The resurgence of the oil industry can be traced back to what happened in Congress one day in December 2015.
That’s when lawmakers ended the 40-year ban on U.S. oil exports. Crude pumped in Texas, Oklahoma and North Dakota could suddenly be shipped overseas.
At the time, a glut of supply was wreaking havoc on the energy industry. Crude eventuallycrashed to $26 a barrel.
But that glut is disappearing, thanks in part to booming oil exports from the United States. Crude that was once trapped inside the country is now going to Europe, Latin America and even China.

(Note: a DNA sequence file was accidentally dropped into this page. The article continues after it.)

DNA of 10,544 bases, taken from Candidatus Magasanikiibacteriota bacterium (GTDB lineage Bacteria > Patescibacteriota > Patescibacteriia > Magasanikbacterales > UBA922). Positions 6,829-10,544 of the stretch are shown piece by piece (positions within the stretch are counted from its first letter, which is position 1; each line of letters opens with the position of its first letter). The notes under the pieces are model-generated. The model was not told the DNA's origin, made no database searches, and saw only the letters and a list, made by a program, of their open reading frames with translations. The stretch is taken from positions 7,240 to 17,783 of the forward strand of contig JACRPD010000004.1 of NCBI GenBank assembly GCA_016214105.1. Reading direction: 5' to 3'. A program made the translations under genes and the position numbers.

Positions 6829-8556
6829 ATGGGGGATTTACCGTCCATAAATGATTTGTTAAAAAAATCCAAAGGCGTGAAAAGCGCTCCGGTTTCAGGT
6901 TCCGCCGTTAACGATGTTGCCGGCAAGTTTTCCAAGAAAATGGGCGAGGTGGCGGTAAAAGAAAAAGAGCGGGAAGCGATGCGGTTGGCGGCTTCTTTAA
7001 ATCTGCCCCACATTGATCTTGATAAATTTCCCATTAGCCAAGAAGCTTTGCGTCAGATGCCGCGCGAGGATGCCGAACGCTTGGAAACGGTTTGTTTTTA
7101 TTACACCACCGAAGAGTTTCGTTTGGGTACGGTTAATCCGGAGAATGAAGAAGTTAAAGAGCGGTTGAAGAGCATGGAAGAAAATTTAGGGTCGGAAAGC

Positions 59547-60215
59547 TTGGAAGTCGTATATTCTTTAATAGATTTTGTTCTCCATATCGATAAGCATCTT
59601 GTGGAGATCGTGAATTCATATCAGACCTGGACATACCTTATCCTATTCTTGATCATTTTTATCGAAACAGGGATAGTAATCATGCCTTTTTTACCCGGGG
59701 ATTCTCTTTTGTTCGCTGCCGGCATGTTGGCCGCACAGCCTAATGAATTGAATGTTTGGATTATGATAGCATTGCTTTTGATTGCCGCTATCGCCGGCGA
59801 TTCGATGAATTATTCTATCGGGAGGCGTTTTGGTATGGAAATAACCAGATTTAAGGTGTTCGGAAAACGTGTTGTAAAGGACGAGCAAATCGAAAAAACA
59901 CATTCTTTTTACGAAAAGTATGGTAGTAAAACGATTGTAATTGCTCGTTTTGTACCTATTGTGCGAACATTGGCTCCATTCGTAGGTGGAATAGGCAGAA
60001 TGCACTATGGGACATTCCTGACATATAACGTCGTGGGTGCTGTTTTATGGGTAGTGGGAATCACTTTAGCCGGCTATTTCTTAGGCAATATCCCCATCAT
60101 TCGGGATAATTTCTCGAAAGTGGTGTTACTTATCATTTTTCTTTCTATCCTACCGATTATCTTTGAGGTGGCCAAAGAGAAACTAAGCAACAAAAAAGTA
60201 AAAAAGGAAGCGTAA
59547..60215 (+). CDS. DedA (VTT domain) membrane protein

The United States exported a record 1.7 million barrels of oil per day in October 2017, according to the most recent stats from the Energy Information Administration. That’s four times as much as in 2015, when federal law prohibited shipping oil to most places except Canada.
“What happened is pretty dramatic,” said Tom Kloza, global head of energy analysis at the Oil Price Information Service. “It basically drained the U.S.”
The U.S. oil inventory — the crude that’s been pumped out of the ground but not yet sold — has dropped 15% over the past year, according to the EIA. Stockpiles have shrunk 10 weeks in a row, and are the smallest since February 2015.